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ratchet1

[rach-it]
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noun
  1. a toothed bar with which a pawl engages.
  2. (not in technical use) a pawl or the like used with a ratchet or ratchet wheel.
  3. a mechanism consisting of such a bar or wheel with the pawl.
  4. ratchet wheel.
  5. a steady progression up or down: the upward ratchet of oil prices.
verb (used with or without object)
  1. to move by degrees (often followed by up or down): to ratchet prices up; Interest rates have been ratcheting downward.

Origin of ratchet1

1650–60; alteration of French rochet; Middle French rocquet a blunt lance-head < Germanic
Dictionary.com Unabridged Based on the Random House Unabridged Dictionary, © Random House, Inc. 2018

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British Dictionary definitions for ratcheting

ratchet

noun
  1. a device in which a toothed rack or wheel is engaged by a pawl to permit motion in one direction only
  2. the toothed rack or wheel forming part of such a device
verb
  1. to operate using a ratchet
  2. (usually foll by up or down) to increase or decrease, esp irreversiblyelectricity prices will ratchet up this year; Hitchcock ratchets up the tension once again

Word Origin

C17: from French rochet, from Old French rocquet blunt head of a lance, of Germanic origin: compare Old High German rocko distaff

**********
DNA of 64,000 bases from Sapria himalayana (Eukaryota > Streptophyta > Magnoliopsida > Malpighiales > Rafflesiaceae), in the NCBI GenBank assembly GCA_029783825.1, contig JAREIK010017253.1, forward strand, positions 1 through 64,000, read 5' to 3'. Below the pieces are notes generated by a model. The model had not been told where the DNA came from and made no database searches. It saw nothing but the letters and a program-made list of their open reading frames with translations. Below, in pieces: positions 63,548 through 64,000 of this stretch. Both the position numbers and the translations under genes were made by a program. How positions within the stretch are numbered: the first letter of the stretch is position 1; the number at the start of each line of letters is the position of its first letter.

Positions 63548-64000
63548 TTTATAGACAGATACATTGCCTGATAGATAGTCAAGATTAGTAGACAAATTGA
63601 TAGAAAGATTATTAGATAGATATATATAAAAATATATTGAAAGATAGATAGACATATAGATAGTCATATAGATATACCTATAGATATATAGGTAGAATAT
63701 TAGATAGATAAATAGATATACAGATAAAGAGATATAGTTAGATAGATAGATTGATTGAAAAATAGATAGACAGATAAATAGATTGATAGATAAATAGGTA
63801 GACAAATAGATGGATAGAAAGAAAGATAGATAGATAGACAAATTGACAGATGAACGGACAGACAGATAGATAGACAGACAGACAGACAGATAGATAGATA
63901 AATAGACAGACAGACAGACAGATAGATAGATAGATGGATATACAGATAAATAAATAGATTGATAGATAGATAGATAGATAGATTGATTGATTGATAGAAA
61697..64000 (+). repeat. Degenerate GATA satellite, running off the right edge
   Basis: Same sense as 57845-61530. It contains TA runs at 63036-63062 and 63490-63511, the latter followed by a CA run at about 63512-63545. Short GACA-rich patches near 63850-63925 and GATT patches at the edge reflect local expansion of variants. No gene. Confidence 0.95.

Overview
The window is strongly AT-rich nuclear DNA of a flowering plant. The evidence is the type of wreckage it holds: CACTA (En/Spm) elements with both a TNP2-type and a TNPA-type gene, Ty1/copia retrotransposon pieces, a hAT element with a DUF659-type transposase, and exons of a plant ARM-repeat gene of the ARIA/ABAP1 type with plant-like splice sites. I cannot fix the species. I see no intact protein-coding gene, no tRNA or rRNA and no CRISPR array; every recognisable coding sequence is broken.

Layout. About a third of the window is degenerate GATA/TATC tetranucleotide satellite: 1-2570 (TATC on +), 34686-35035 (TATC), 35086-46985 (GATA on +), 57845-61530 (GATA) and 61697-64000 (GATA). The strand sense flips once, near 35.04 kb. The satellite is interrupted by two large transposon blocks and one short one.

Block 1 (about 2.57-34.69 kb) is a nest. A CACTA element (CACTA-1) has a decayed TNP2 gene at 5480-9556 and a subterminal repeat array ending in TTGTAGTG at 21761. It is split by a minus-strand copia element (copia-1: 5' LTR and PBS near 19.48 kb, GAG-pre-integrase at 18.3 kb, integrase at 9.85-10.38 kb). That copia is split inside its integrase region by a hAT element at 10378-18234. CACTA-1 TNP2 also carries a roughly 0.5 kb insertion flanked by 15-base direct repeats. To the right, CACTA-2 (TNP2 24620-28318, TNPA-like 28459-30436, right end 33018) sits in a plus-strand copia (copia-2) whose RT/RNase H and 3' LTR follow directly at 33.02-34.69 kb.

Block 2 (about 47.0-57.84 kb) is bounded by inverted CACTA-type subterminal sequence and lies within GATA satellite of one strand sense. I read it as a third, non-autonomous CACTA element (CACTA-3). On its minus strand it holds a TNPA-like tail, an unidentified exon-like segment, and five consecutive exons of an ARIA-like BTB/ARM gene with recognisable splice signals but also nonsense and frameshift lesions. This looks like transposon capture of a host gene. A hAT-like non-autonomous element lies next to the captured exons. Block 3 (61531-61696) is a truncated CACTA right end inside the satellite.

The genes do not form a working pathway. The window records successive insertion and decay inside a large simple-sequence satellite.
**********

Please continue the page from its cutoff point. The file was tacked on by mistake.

Collins English Dictionary - Complete & Unabridged 2012 Digital Edition © William Collins Sons & Co. Ltd. 1979, 1986 © HarperCollins Publishers 1998, 2000, 2003, 2005, 2006, 2007, 2009, 2012

Word Origin and History for ratcheting

ratchet

n.

1650s, rochet, from French rochet "bobbin, spindle," from Italian rocchetto "spool, ratchet," diminutive of rocca "distaff," possibly from a Germanic source (cf. Old High German rocko "distaff," Old Norse rokkr), from Proto-Germanic *rukka-, from PIE root *ruk- "fabric, spun yarn." Cf. rocket (n.2). Current spelling in English dates from 1721, influenced by synonymous ratch, which perhaps is borrowed from German Rätsche "ratchet."

ratchet

v.

1852, from ratchet (n.). Transferred sense attested by 1977. Related: Ratcheted; ratcheting.

Online Etymology Dictionary, © 2010 Douglas Harper